For those of you who might not recall, the paradox of thrift posits that if we all individually cut our spending in an attempt to increase individual savings, then our collective savings will paradoxically fall because one person’s spending is another’s income – the fountain from which savings flow.
There’s a hidden assumption in the “paradox of thrift” that really ought to get teased out more often. It is true that one person’s spending is another person’s income. But it does not follow that an increase in saving translates to a decrease in aggregate income. There are two kinds of spending, consumption and investment. Laying a subway line adds to somebody’s income as surely as buying a Ferrari does. Ordinarily, nearly all savings are actually spent on investment goods, and there is no “paradox of thrift”. What is “saved” is really spent on current production of future capacity, and there are plenty of paychecks to go around. There is no “fallacy of composition“: individually and in aggregate, today’s thrift lays the groundwork for tomorrow’s abundant consumption.
However, for this to work out, two things must be true: Today’s savings must be invested in projects that will actually generate future wealth, and savers must believe they will retain a stake in the increased wealth commensurate with the size and wisdom of their investments. We have a financial system in order to make these facts true. If the investment industry is capable of finding or initiating projects likely to satisfy future wants, and if financial claims are predictable and stable stores of value, we need not trouble ourselves over the paradox of thrift. The issue only arises when the financial system breaks down. When investors lose faith in the quality of available investments or their ability to collect the proceeds (in real terms), they pull out savers’ Plan B: precautionary storage. They buy gold, or oil, or art, or whatever, and they keep it, generating scarcity rents for those who can offer perceived value stores, but very little in the way of general income and employment. Precautionary storage, not thrift itself, is the villain of the tale.
The vulgar Keynesian prescription is to encourage consumption, when a dynamic of precautionary storage takes hold. And in extremis that might be a good idea, because if all everyone does is hoard, it’s hard to figure what to invest in, except maybe storage tanks. But it’s much better to develop a financial system that actually performs, that identifies fruitful projects and allocates claims fairly. Storage eats wealth, while productive enterprise creates it. People know this. No one “invests” in gold or oil when a financial system is working. They do so when it is broken. Like now.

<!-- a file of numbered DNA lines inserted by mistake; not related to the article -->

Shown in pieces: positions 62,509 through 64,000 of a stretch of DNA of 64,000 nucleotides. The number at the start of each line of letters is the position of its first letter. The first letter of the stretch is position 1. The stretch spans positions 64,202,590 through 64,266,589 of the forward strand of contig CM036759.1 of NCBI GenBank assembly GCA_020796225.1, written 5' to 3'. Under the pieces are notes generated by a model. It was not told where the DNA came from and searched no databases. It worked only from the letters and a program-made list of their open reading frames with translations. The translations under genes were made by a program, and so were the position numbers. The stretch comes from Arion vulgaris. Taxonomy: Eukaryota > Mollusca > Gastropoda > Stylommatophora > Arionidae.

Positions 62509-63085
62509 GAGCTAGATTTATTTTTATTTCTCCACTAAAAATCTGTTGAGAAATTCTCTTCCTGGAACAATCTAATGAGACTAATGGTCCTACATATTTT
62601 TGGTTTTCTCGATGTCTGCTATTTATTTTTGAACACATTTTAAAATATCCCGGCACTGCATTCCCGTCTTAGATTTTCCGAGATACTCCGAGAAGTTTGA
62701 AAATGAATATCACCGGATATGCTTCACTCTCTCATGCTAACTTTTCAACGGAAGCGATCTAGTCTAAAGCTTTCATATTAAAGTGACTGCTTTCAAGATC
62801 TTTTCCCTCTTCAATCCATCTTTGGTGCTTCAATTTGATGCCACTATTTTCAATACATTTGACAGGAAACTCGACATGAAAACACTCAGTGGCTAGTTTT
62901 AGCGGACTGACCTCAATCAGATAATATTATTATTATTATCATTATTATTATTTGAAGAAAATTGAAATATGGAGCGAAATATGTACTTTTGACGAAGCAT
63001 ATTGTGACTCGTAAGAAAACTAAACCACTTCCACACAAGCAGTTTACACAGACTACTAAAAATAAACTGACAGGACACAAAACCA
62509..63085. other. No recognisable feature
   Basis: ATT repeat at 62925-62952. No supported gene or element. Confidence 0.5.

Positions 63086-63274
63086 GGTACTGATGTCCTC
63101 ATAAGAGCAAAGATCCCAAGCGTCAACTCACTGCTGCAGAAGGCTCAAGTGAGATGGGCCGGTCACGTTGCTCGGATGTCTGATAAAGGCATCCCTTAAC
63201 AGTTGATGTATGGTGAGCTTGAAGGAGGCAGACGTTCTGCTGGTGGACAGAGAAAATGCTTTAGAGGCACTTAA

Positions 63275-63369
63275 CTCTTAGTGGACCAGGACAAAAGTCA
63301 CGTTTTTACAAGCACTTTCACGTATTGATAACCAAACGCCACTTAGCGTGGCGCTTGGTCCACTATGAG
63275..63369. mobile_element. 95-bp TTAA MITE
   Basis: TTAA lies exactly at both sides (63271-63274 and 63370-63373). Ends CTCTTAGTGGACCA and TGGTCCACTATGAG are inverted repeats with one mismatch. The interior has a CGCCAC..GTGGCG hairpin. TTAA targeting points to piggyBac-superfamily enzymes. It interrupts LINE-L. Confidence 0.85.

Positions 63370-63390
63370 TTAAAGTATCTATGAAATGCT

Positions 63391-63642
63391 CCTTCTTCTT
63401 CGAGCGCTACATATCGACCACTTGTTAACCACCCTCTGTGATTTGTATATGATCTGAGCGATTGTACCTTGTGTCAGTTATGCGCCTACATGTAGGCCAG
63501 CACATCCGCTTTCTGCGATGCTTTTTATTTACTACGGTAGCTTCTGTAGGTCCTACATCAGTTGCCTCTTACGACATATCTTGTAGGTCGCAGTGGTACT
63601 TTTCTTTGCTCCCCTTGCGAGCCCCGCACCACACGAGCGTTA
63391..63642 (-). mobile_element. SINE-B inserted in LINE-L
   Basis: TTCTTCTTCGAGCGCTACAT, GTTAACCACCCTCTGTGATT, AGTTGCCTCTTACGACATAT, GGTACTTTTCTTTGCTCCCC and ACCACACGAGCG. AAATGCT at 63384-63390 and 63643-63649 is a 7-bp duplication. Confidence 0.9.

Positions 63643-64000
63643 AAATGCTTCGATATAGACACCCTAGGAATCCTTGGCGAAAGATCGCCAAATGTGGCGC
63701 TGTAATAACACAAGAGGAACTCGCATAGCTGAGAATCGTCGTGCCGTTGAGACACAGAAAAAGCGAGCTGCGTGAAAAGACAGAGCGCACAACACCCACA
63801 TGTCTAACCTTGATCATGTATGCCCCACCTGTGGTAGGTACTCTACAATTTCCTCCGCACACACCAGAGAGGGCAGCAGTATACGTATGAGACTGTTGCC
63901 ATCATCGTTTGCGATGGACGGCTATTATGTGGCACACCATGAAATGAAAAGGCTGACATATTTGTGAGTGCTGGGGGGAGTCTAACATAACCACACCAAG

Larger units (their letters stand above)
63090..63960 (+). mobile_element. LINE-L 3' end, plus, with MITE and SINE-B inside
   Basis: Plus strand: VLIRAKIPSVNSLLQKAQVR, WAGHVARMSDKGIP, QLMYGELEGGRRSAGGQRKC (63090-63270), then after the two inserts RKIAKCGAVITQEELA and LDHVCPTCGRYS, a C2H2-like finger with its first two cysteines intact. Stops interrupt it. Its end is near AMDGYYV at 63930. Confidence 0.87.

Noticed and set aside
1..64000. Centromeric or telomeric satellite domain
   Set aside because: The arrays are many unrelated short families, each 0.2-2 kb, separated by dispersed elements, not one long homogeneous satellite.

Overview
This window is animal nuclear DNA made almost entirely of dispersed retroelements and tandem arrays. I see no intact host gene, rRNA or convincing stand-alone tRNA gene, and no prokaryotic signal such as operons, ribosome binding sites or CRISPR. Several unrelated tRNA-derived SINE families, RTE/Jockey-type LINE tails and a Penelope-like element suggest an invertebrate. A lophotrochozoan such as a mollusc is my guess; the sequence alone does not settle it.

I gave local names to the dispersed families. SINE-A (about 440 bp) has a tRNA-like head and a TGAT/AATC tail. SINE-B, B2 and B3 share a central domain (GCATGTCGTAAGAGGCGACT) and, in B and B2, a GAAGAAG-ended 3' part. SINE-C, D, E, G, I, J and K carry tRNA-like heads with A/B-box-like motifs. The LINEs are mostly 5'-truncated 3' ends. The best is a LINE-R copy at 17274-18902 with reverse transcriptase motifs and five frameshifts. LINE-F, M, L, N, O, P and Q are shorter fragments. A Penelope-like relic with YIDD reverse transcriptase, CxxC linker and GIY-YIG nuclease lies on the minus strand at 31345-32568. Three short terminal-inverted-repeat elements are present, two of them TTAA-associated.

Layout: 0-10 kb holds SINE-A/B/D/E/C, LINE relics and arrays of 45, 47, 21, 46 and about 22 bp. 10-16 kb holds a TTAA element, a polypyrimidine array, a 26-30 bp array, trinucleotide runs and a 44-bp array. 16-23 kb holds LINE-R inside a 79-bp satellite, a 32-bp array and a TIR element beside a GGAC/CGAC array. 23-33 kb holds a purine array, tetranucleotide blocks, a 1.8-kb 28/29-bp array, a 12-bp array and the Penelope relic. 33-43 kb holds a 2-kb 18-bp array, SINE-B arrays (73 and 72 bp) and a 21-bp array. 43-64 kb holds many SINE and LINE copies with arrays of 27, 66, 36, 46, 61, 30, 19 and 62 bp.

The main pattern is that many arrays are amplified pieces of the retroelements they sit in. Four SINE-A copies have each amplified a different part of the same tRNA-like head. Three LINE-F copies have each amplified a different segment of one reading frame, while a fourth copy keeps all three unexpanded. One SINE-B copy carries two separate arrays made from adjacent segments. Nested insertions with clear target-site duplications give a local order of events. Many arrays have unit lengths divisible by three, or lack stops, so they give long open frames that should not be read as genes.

Encouraging people to go shopping in order to help the economy is not “second best” policy. It’s a desperate last resort. We’re not at a point where there’s so little economic activity that we can’t foresee future wants. We’re at a point where people are beginning to shift from investment to storage because of a well-deserved loss of confidence in the financial system. Encouraging consumption now is nihilistic. It feeds into a vibe (I feel it personally, do you?) that saving is so uncertain and money so volatile that one might as well spend, ‘cuz who knows what tomorrow might bring. The right way to sustain aggregate demand and maintain current income is to figure out what we should be investing in — not stocks, bonds, or CDOs, but factories, windmills, or schools — and then to put current resources to work. Our financial system is failing spectacularly because it erred grievously. It built homes and roads and sewers that oughtn’t have been built, it “invested” in vacations and plasma televisions, and it paid itself handsomely for doing so. That’s not a problem we can spend our way out of. To fix the financial system we have to change it, not rally to its support. We will know we’ve put things right when thrift is something we can celebrate, when we save because we are excited about what we are creating rather than frightened by what we might lose.